The fall of Mosul to the terrorist group known as ISIS came as a surprise to people within Iraq and outside the country. It is all very confusing. How could an organization that has had trouble battling for small cities and villages in the Kurdish areas of northeastern Syria take control of Iraq's second largest city so easily and swiftly? I've read reports from local people on Twitter that these terrorists were actually retreating to Mosul from northern Syria, so were they attacking the city from a position of strength or desperation?
And why did the Iraqi military not even put up a fight? There are suggestions that many of the Iraqi soldiers stationed in Mosul are Shiites who did not want to defend the city but head back home down south. Another theory is that the army was ordered to stand down by Maliki, for God knows what reason. A resident said that, "There was no presence of any government forces on the streets." Regardless of why the army stood down, this represents a massive failure for the Iraqi central government.
The threat of ISIS should not be overblown. It looks like that ISIS didn't do the bulk of the damage to the Iraqi military. They mainly scared them away. The actual fighting, however little of it, was done by more competent and trailed professionals. Read this interesting excerpt from this article: "The Baathist ‘General Military Council’ is claiming it played a large role in driving the Iraqi army out of parts of Ninevah province. They have thus far not engaged ISIS and it is unlikely they will for the time being."
Some former Baathist generals have joined radical Sunni organizations in cities like Fallujah and have even taken up arms with groups like al-Qaeda against Maliki. Read the article, "Iraqi Officer Takes Dark Turn to al Qaeda" for more information.
Baathist loyalists who are experienced fighters are more to be feared than these clownish and juvenile Jihadist terrorists who think it is fun to play soccer with chopped off heads. They are not even from the area so they don't know the local geography or the customs and histories of the different populations. In a long fight they will lose, both in Syria and Iraq. The only question is how much destruction will they inflict on Mosul and the surrounding areas?
History has already defeated these hateful, fundamentalist, and racist groups. These are not holy conquerors but brainwashed terrorists who have bitten off more than they can chew. These baboons believe wearing a long beard and quoting passages from the Koran makes them Muslims. But in reality they are neither fighters, nor Muslims, and not even human beings. They are monsters from hell and bringers of death for death's sake. Such an army will never win anything. Mosul will not be theirs to keep.
This crisis can either lead to the long-anticipated break up of Iraq, or to new constructive political solutions that will bring together the various competing factions in the country. Read the article below.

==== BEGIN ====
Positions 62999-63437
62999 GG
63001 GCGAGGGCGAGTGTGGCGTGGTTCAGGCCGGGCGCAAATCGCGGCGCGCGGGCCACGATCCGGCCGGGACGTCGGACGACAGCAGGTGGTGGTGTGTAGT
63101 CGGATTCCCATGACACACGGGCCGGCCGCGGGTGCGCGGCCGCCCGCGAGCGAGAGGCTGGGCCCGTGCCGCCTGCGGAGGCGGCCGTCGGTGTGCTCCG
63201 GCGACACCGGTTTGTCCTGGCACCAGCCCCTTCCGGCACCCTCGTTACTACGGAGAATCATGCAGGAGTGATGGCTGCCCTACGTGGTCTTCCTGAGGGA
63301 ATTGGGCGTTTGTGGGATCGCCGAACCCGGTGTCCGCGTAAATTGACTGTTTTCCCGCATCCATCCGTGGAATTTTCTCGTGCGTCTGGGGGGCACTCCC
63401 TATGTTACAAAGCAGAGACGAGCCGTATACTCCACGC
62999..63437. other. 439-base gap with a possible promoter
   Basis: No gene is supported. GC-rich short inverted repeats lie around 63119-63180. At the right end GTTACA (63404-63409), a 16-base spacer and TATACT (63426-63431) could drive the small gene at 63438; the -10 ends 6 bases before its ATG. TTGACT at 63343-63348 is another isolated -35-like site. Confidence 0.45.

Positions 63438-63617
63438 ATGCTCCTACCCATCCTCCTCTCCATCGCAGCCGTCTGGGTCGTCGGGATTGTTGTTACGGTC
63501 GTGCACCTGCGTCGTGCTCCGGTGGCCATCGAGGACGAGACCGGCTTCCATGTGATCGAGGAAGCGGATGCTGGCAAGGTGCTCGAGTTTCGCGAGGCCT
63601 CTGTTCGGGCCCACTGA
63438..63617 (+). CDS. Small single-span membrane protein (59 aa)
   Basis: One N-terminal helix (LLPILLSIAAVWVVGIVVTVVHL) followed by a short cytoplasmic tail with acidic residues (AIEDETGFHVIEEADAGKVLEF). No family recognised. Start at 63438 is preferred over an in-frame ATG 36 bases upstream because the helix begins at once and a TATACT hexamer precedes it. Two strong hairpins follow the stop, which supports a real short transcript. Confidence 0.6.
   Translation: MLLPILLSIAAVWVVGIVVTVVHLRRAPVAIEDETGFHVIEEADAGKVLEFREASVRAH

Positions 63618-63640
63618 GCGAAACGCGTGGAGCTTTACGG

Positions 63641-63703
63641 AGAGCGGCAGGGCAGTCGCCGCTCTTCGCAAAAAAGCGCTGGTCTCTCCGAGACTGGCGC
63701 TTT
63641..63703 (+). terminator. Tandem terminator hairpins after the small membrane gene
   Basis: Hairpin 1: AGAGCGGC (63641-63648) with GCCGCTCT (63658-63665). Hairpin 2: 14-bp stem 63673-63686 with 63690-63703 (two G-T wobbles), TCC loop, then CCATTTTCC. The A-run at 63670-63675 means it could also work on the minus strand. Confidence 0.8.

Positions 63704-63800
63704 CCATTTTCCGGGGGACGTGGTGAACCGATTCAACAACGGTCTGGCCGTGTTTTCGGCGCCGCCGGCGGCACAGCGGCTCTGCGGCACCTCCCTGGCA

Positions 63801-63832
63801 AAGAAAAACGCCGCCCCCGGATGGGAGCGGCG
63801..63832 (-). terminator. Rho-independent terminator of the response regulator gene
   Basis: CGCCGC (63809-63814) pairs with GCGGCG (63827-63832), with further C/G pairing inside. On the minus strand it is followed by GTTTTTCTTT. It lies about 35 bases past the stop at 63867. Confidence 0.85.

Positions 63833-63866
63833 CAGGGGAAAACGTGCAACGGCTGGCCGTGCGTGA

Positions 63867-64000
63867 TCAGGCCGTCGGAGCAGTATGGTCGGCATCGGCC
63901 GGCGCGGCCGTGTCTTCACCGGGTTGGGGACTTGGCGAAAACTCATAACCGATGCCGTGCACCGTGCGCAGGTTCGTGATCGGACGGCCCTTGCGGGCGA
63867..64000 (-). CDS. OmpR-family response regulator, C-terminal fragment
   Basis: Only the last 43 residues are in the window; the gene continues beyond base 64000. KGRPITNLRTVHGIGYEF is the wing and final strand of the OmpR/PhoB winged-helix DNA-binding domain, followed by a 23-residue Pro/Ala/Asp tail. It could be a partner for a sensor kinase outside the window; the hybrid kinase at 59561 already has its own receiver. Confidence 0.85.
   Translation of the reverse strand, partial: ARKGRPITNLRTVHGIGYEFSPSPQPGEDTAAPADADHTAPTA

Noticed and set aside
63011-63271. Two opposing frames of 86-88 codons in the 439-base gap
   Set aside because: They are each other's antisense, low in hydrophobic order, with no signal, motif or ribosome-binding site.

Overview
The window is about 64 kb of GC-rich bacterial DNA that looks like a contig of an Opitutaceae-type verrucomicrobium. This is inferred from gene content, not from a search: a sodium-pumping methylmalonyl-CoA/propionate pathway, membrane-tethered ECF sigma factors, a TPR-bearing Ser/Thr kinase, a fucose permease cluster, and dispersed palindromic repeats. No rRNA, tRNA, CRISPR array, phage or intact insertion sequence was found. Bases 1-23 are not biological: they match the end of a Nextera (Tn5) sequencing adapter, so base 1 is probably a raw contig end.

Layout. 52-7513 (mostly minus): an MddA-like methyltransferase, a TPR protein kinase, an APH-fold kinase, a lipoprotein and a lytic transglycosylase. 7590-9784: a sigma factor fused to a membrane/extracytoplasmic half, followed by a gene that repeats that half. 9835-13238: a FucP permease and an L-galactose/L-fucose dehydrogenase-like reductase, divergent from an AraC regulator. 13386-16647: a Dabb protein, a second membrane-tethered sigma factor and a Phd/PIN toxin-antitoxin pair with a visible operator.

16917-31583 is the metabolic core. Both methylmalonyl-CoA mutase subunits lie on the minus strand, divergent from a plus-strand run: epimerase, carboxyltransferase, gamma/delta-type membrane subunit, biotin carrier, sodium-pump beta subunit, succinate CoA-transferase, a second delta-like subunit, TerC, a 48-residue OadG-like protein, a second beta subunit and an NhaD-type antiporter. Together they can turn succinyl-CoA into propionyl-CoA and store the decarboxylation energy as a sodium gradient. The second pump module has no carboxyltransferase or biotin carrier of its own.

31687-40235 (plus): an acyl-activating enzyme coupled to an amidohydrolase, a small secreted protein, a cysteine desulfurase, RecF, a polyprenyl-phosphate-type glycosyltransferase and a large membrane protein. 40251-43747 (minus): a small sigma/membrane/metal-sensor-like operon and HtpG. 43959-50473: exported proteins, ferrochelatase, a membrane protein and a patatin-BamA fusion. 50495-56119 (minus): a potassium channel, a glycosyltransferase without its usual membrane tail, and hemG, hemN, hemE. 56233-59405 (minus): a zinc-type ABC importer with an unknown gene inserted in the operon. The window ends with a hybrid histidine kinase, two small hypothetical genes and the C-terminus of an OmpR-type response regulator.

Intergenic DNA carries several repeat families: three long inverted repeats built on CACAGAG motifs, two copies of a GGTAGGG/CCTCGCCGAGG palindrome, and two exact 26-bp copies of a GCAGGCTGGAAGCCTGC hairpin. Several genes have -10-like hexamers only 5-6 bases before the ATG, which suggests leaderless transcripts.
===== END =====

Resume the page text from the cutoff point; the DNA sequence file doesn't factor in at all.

An excerpt from, "Mosul Security Crisis: A Chance to Break Iraq's Political Logjam" by Michael Knights, June 10:
The ISIS problem and the need for parliamentary compromise offer potentially fertile ground for a national unity effort in which Baghdad could give ground on several issues: to the Kurds regarding near-term oil export ambitions, and to Sunni Arab factions regarding political and security reforms and federalism for the areas they represent. Indeed, the available compromise options are well known and could be implemented if the political will were present on all sides. Although the Kurds and the federal government continue to argue over important oil and revenue details, there is considerable overlap between their positions. Baghdad now accepts that the Kurdish region will sell its oil to world markets, receiving the revenues (minus Kuwaiti reparations) as a form of advance on the monthly block transfers from the federal Finance Ministry to the KRG. Only details such as exact bank accounts and marketing arrangements stand in the way of a deal. Yet the infighting continues -- when tankers of Kurdish-administered oil left Turkey on May 22 and June 9, Baghdad issued warnings to potential buyers and launched arbitration against Ankara.
Such brinksmanship should cease in light of the calamitous loss of control in Mosul. In fact, Baghdad may need to buy Kurdish support for stabilizing the city and other besieged areas, namely with concessions on oil marketing and revenue management.
Likewise, the Mosul crisis and the growing ISIS threat create a moment of strong mutual interest for Maliki and the Nujaifi-led Sunni political class. Committing to appoint a fully empowered Sunni Arab defense minister in the next government could go a long way toward mobilizing Sunni resistance against ISIS and hastening the next government's formation. Similarly, quashing the questionable federal terrorism indictments against former finance minister Rafi al-Issawi would greatly facilitate a new cross-sectarian front against the group. Announcing a strong Maliki-Nujaifi compact on de-Baathification and counterterrorism reforms is eminently possible -- indeed, Maliki already attempted to pass such reforms in 2013, lacking only Shiite support that might now be available given the deepening crisis. And as mentioned above, constructive dialogue on the legally permissible option of forming one or more administrative regions (akin to the KRG) in majority Sunni Arab provinces would be a wise step if the practical challenges were honestly debated.